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Disco and the Halfway to Discontent

A Cornershop side project seems almost unnecessary. The British band -- best known for its hit "Brimful of Asha" -- merges Indian melodies and instrumentation with Western rock, folk, punk, and dance music. The Cornershop banner, in other words, covers a lot of ground. As Clinton, band members Ben Ayres and Tjinder Singh bring lots of disco to the mix (hence the album title), lessen the Indian vibe, and strip away most of the vocals.

Disco is less coherent and song-oriented than a Cornershop record, wandering on breakbeats and electronic instrumental passages. Frequently Clinton runs into the problem that can result when rockers go electronic -- they forget to write songs because they are in love with the sound of new instruments. The analog synths and hand percussion of "Giddian Di Rani" drone and swirl, but they seem to run in place. Instead of building and releasing tension, the song simply offers a quick sitar break.

More successful are the numbers that combine Cornershop's strong suits -- specifically off-kilter Eastern melodies and Singh's dry, dour voice -- with disco aspirations. Midway though the record, the duo briefly hits its stride. A blaxploitation-soundtrack bass line on "The Hot For May Sound" introduces the song before it settles into a relaxed groove as Singh's vocals jump in and out of the rhythm. "Electric Ice Cream (Miami Jammies)" is another of the few songs on which Singh actually sings, and it's the best of the lot. He and Ayres build a mini-monster of a track out of a popping bass, an old-school drumbeat, a string sample, and some scratching. It's dense and tense but danceable. The instrumental "GT Road" relies on sitar and tabla loops combined with female moaning straight from a porn movie. Hypnotic in its loping tempo and rhythm, "Road" suggests that Clinton's experimentation can pay dividends, if only sporadically. -- David Simutis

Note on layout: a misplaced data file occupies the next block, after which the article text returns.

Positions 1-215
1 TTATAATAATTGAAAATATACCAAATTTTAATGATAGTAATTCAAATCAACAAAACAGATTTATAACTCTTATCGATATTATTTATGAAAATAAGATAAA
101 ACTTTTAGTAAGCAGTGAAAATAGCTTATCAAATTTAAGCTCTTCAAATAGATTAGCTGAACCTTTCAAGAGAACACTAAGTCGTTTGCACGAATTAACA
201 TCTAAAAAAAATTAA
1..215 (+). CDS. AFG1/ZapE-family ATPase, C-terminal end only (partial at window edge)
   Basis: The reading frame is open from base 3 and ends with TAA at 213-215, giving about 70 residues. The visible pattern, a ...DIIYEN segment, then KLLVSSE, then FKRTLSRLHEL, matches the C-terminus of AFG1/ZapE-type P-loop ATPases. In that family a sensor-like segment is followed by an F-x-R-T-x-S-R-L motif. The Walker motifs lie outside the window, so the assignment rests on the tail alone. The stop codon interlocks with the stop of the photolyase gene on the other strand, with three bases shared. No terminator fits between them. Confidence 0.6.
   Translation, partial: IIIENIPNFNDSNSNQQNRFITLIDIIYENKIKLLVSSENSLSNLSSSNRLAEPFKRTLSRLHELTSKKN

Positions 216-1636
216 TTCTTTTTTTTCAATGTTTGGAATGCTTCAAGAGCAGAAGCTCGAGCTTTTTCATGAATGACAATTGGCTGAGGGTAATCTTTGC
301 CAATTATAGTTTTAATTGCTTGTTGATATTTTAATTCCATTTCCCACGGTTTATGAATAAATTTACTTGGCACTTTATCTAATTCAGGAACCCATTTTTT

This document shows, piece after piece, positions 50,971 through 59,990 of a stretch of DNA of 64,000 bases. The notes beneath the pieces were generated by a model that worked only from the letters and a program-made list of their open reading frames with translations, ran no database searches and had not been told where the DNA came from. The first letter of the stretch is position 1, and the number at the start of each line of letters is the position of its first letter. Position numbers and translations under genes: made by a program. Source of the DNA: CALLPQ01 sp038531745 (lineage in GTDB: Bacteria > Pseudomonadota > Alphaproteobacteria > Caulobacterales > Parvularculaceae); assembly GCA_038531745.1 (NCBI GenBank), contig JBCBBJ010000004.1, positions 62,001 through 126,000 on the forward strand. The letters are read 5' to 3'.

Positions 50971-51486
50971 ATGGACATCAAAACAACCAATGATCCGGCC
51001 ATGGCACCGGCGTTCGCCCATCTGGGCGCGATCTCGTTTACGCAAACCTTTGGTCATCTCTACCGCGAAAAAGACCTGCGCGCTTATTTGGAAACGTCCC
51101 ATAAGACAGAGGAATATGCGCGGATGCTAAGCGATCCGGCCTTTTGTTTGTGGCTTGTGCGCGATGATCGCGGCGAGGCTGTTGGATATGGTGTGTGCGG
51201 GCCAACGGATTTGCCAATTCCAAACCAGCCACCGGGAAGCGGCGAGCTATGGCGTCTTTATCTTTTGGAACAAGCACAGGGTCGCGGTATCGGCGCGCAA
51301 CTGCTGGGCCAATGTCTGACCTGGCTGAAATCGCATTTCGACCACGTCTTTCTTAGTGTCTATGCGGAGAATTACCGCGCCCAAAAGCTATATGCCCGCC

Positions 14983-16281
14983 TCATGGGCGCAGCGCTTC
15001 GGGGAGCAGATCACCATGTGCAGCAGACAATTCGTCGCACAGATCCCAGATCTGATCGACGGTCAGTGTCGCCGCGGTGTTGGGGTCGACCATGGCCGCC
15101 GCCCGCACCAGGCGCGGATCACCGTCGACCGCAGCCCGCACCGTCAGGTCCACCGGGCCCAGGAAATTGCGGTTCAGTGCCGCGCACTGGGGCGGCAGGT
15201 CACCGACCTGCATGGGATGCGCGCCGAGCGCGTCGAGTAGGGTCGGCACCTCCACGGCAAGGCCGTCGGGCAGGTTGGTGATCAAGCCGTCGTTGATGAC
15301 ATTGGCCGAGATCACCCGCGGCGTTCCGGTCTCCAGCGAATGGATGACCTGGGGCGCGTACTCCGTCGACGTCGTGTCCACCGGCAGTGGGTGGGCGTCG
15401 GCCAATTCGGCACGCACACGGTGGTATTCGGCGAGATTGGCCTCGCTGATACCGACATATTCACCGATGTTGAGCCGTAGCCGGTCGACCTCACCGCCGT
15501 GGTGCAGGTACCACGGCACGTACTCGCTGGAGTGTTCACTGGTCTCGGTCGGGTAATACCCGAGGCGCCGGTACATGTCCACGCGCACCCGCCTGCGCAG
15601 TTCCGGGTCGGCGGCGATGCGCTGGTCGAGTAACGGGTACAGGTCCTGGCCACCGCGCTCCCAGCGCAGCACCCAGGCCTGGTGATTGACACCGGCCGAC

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David Simutis

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